Ayo-Vaughan also called on international oil companies to always seal the oil wells that were no longer commercially viable, saying the neglect of such oil wells was attracting illegal refiners.
He added, “There is the aspect of the political leaders and the International Oil Companies. The IOCs are the ones that drill the oil wells. When the oil wells are no longer commercially viable, according to international best practices, you are to seal them, but it’s not that the wells are dry. Those wells have not been sealed and we have identified them in the creeks.
“When they don’t seal the oil wells, they are a source for the illegal artisanal refiners. So, there are many sides to it. The Chief of Naval Staff engages regularly with the NNPCL GMD so that as a regulatory body, they compel the IOCs to do the needful. The navy also has put in place checks to identify any person that compromises or becomes complacent in any way.”
He explained that there were about 3,000 creeks in Delta State and that the locals, using their knowledge of the area more than the security agents, were the ones siphoning the fuel.
The naval spokesman called on members of the public to report any naval officer caught engaging in such an illegality.
“We welcome any report of compromise or involvement of our personnel with facts, so that the authorities can do the needful,” he added.
‘N30bn products destroyed’
The navy also disclosed that since it launched the Operation Dakata Da Barau, which means ‘Stop the thieves’ in Hausa language, progress had been made and that products worth billions of naira had been confiscated.
Ayo-Vaughan stated, “There is the problem of onshore pipeline vandalism and siphoning of oil, which the navy has been combating and fighting. On April 1, Operation Dakata Da Barau was launched in collaboration with the Nigerian National Petroleum Company Limited to curb crude oil theft. It is a very big problem in the Niger Delta.
“But be that as it may, the navy is fully mobilised to ensure that operators of artisanal illegal refineries do not succeed in polluting the environment and depriving the nation of resources that should accrue to the Federal Government. In the last five to six months, products worth over N30bn have been seized from these people, denying them those resources for which they would have even expanded their businesses and used for other criminalities.”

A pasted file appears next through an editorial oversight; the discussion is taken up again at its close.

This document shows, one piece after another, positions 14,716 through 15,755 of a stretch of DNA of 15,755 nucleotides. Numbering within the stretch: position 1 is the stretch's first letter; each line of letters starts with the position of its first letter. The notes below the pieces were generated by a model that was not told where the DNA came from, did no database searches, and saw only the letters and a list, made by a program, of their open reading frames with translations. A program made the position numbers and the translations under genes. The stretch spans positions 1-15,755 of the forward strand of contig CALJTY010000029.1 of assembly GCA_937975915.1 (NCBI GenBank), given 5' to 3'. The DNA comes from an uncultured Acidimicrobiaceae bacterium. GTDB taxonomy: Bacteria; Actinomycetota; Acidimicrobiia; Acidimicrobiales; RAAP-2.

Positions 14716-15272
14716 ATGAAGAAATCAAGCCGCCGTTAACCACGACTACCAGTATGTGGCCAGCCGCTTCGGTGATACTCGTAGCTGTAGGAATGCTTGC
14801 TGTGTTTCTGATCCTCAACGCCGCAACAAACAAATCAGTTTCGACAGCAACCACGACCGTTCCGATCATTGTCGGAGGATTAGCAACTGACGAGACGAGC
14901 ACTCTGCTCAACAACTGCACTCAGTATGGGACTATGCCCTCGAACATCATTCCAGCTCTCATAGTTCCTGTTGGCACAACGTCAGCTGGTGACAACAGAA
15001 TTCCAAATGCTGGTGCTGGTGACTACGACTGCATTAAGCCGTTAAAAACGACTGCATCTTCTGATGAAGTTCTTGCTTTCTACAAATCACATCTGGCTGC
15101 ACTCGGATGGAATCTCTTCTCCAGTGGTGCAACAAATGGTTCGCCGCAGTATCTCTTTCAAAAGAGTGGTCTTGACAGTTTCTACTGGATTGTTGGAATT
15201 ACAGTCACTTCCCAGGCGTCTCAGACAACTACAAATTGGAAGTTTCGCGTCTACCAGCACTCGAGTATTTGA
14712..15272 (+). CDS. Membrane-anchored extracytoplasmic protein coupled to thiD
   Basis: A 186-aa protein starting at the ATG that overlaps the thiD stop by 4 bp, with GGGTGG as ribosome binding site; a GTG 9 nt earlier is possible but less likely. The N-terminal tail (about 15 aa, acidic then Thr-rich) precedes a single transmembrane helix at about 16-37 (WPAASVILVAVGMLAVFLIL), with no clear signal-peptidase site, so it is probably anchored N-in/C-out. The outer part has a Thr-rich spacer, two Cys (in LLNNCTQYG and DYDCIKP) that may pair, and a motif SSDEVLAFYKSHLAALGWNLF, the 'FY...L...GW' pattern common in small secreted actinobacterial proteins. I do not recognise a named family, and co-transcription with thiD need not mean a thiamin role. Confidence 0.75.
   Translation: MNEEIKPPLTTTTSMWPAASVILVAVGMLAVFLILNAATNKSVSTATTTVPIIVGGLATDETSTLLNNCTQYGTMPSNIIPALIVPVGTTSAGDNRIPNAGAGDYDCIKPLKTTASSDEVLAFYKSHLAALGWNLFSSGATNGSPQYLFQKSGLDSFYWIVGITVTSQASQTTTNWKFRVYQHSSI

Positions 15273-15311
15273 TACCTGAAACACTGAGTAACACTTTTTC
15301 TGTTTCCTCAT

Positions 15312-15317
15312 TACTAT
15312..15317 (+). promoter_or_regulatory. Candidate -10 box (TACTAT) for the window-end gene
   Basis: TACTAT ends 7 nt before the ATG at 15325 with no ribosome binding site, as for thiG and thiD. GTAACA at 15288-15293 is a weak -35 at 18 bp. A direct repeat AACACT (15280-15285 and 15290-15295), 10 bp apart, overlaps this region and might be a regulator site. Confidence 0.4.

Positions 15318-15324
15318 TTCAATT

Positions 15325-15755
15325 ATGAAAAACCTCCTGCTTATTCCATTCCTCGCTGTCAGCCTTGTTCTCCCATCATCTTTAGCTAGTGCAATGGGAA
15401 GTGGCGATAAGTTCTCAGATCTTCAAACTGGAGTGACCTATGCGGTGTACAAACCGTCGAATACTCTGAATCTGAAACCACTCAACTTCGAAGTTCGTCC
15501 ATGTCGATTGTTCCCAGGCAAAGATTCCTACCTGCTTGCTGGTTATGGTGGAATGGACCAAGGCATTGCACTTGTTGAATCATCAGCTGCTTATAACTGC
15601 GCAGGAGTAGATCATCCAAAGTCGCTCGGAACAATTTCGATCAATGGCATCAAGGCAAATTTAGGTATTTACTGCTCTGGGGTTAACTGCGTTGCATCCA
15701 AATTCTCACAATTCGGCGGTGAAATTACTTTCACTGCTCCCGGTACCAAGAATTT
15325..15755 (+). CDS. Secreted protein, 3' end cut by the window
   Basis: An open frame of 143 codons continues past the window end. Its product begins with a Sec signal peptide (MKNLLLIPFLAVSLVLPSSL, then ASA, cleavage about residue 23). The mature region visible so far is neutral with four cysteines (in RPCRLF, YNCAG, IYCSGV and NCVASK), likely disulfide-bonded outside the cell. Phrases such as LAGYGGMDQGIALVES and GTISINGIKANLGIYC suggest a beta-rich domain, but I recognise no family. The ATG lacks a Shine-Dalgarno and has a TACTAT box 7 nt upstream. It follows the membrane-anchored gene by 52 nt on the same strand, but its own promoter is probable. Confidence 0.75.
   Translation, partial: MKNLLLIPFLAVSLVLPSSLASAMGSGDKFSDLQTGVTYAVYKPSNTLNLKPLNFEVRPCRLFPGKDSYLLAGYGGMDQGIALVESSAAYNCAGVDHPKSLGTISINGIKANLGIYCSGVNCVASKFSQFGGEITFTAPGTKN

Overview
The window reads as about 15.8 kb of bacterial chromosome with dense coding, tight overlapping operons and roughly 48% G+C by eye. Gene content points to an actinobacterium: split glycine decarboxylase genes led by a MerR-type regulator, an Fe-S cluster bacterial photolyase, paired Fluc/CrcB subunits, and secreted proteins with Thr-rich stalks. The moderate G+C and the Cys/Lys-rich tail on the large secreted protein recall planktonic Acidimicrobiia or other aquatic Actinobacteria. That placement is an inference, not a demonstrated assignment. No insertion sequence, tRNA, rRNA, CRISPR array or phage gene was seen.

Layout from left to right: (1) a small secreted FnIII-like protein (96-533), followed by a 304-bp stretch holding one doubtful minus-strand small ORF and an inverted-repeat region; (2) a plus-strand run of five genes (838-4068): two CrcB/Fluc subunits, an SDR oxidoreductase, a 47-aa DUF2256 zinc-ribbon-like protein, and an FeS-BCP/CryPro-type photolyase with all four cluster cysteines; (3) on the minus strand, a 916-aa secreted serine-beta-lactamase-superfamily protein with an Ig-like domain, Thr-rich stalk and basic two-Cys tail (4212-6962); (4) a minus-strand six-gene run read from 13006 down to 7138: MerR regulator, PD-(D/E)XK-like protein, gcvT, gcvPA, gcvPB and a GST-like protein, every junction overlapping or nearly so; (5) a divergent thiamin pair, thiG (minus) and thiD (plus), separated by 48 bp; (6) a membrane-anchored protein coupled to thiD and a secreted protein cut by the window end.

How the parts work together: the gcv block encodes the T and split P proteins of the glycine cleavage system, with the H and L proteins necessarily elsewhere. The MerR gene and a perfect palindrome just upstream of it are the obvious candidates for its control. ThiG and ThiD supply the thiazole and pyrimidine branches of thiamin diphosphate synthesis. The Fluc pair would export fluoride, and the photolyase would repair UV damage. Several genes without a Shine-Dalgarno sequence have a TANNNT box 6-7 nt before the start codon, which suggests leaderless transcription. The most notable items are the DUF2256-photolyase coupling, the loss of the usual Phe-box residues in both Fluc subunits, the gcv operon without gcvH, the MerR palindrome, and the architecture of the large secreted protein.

The Petroleum and Natural Gas Senior Staff Association of Nigeria had on Thursday commenced a protest to draw the attention of the government to the scale of crude oil theft in the country. Members threatened to halt operations if nothing was done to arrest the menace.
Theft huge – IPMAN
Commenting on the menace of oil theft, the National Public Relations Officer, Independent Petroleum Marketers Association of Nigeria, Chief Ukadike Chinedu, told one of our correspondents that though there was no accurate data on oil theft, the volume of crude stolen from the country was huge.
He said, “On the quantity of oil being stolen from Nigeria, the various figures you see are all estimated figures. There is no accurate gauge to measure the volume of crude oil being stolen in this country, because we don’t have a standard measuring system.
“Also, I don’t know if there is any forensic investigation that has been conducted by any of our institutions, whether by PENGASSAN or the NUPRC (Nigeria Upstream Petroleum Regulatory Commission) on this matter because we don’t know of such.
“So these figures are all estimated quotations by the various stakeholders and individuals, and therefore, IPMAN will not align with these numbers.’’
He said Nigeria was losing a lot of revenue from oil theft and that stakeholders were unhappy with the way the cartel involved was handling the matter.
“It is therefore pertinent that the Federal Government should come out with a standard measuring instrument that will give the exact number of daily production, export data and the amount being reserved as well as what we channel for local use,” Chinedu added.
The Chairman, Rivers State Civil Society Organisation, Enefaa Georgewill, said even though there were local collaborators, the major perpetrators of illegal oil bunkering had always been the people in government and their internal collaborators.
He said, “We were all in this country when an oil vessel under former President Olusegun Obasanjo was intercepted. Till today, that ship laden with stolen crude disappeared. That was the one we saw. We won’t pretend that there are no local collaborators, but they are very minute compared to the ones by international collaborators, the military and those in government.
“Secondly, the people are pauperised and cheated. No job, nothing is working and some of them feel we have these things in our backyard. Man must survive, so the local people had to resort to self help.”
Similarly, an environmentalist and Executive Director, Youths and Environmental Advocacy Centre, Fyneface Dumnamene, said it was wrong to say illegal oil bunkering or illegal artisanal crude oil refining was peculiar to the Niger Delta.
“It is something that Nigerians from all parts of the country are involved in. If you visit an artisanal refining site in the Niger Delta, you will find people from all other ethnic groups there. Besides, they come to the Niger Delta and smuggle oil to other parts of the country to refine. So, it is a collective responsibility,” he said.
Speaking on the way forward, Dumnamene said, “The surest way to end illegal oil bunkering in this region is for the government to find alternative livelihood opportunities for youths who are involved in the trade. By this, we need to talk about the modular refineries that the presidency talked about in 2017.
“We also need to legalise artisanal crude oil refining. Sell crude oil to them and they can refine under a framework that is more environmentally friendly. Another thing that can help is the industrial park Vice-President Yemi Osinbajo talked about. It will help to engage many youths.”